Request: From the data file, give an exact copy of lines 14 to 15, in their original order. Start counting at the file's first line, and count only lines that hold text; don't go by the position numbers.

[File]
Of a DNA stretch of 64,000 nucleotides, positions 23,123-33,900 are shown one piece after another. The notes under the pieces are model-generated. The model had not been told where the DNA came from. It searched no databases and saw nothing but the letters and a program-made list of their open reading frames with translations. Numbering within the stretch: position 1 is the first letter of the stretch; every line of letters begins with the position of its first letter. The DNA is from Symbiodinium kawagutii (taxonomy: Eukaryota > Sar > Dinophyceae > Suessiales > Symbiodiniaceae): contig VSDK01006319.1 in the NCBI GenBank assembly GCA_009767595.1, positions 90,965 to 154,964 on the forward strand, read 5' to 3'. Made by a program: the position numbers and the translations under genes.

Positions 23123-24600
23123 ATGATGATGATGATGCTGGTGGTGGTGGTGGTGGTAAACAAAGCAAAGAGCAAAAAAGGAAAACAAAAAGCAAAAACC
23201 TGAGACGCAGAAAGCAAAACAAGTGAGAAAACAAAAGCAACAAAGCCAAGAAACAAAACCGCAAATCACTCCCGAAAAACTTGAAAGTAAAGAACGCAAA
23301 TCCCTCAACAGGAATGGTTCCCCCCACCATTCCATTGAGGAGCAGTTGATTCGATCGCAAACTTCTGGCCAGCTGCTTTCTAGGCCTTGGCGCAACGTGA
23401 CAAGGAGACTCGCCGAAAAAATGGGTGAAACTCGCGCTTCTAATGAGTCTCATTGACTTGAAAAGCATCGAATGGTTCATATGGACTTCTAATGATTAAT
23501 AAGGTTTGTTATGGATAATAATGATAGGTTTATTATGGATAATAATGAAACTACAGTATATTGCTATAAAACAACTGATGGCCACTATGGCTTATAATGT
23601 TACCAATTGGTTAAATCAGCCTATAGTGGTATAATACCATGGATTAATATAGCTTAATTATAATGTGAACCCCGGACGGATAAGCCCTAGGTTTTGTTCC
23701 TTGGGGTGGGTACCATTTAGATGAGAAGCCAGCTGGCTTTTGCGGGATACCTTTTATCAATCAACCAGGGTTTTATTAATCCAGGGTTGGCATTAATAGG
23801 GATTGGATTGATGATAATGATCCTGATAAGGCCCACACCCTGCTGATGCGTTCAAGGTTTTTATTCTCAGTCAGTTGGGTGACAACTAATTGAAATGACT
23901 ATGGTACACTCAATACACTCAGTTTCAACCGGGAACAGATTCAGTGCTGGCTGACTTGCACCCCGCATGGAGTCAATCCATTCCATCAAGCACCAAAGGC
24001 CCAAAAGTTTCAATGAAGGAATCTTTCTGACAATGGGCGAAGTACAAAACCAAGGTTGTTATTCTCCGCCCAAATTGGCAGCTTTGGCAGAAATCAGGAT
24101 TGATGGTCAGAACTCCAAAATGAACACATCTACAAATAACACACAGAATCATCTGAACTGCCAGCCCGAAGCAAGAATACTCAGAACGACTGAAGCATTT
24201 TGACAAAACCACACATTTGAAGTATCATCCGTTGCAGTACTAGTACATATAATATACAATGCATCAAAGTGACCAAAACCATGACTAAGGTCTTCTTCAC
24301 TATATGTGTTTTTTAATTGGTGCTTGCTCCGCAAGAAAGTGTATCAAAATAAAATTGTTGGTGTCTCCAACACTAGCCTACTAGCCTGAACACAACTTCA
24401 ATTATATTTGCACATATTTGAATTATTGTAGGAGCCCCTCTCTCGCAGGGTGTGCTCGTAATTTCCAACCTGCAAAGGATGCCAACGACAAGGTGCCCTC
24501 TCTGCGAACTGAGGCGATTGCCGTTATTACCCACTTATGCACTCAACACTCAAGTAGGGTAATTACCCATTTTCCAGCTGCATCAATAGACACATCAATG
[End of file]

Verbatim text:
24201 TGACAAAACCACACATTTGAAGTATCATCCGTTGCAGTACTAGTACATATAATATACAATGCATCAAAGTGACCAAAACCATGACTAAGGTCTTCTTCAC
24301 TATATGTGTTTTTTAATTGGTGCTTGCTCCGCAAGAAAGTGTATCAAAATAAAATTGTTGGTGTCTCCAACACTAGCCTACTAGCCTGAACACAACTTCA